I don’t often keep deliberate track of the time I spend painting, but a few days ago I did because I surprised myself when I paused for the first time and realised it’d only been 20 minutes. It had felt like longer and I was intrigued by how far I’d gotten already; my previous paintings at this location had taken me far longer.

Starting time was 10:30. Oil paint on 9×12″ panel.
I try to step well back regularly when painting to see things with fresher eyes.
The main difference between the last two photos is the rock on the lower right; it took me longer to realise I needed to change this than to do it.

When I got to this point, I was conflicted because I felt I wanted to stop but as it’d only been an hour I worried it was it too soon to stop but then would I overwork it if I continued? I took me a bit of pondering to decide it was okay to stop. The question then becomes, do I include this time in how long it took me to paint this?


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Painting Daisies in a Concertina Sketchbook (with video)

If you’ve not met one before, a concertina sketchbook has one long zigzag page that folds up between the covers. How many pages it has and what type of paper depends on the brand; the one I’m using in this video is from Seawhite and slips into a case. (If you don’t see the video below, click here to go to my Vimeo channel.)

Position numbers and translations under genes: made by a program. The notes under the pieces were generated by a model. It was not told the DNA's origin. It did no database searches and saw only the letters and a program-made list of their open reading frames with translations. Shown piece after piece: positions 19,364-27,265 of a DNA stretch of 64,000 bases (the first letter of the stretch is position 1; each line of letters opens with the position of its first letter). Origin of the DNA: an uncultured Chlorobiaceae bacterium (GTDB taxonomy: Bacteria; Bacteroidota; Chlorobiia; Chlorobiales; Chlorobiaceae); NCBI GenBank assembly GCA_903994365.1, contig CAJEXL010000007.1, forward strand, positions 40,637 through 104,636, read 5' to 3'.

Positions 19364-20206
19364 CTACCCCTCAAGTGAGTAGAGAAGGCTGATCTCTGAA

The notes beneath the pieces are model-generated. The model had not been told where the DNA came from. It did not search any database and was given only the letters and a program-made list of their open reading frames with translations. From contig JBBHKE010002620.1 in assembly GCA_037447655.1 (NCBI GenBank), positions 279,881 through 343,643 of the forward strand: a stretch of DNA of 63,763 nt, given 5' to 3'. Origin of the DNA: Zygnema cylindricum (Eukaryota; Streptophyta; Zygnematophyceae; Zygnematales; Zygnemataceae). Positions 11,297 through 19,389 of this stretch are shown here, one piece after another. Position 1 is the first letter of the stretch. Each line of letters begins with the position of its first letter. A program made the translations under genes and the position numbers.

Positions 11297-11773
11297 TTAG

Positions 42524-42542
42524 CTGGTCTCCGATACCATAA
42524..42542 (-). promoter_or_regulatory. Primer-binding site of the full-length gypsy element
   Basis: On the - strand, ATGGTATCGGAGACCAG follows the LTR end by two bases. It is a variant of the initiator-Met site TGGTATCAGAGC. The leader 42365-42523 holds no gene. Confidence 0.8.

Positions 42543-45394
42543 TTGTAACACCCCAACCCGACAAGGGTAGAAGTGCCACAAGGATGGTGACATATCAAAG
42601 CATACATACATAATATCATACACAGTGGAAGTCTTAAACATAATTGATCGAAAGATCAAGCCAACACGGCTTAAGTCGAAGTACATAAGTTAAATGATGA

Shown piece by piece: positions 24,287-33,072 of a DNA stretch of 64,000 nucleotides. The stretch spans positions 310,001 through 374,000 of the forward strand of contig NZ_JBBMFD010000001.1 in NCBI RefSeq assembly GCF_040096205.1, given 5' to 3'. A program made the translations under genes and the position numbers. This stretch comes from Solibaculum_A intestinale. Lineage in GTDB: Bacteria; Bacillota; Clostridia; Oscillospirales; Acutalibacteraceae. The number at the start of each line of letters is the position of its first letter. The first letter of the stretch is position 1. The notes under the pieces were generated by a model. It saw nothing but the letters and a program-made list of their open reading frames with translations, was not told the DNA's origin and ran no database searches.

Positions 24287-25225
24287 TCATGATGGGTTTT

I started with Payne’s grey acrylic ink, then watercolour in a dropper bottle (including two granulating greens), watercolour from my set using a brush, acrylic paint (cadmiun yellow light and medium), a mixed blue-grey acrylic ink (the masking tape on the bottle tells me it’s a colour I’ve mixed), white acrylic ink (Sennelier’s super-opaque white), and ultimately a touch of orange acrylic ink to deepen the yellows in the flower centres.

The decision as to how many pages to do was intuitive, a feeling for how many would be manageable across the width of my table (and off a bit) and would probably not be totally dry by the time I got back to the start with a new colour. I’m drawing daisies from a mixture of memory and the ones in the jug in front of me, which I turned around at various points so I was seeing ‘new’ daisies.

The colours initially are a bit gloomy, but when I add the bright green these become “background shadows” and everything turns brighter. I had visualised this brighter layer of green before I started, I just didn’t know exactly when I would do it. I’ve got a list in my mind of what layers I’m going to do (colours/materials) but if you’re new to working like this it’s worth taking the time to draw up a list, and having everything to hand, so when you’re painting the decisions are already made and you can concentrate on painting.

What will I do with the rest of the pages? At the moment my thought is to continue with flowers, probably the pink foxgloves that are flowering now too, but I’ll see what I feel like when I start again.

This is only the second concertina sketchbook I’ve used; the first has a watercolour of the sea/weather from my studio on every pair of pages, with a consistent positioning of the horizon line across the pages (drawn in with a pencil before I started). I’m sure there will be more, not least because I have a little Sennelier one with thicker paper I won in a competition and the Moleskine one the in-house art critic gave me last Christmas to try.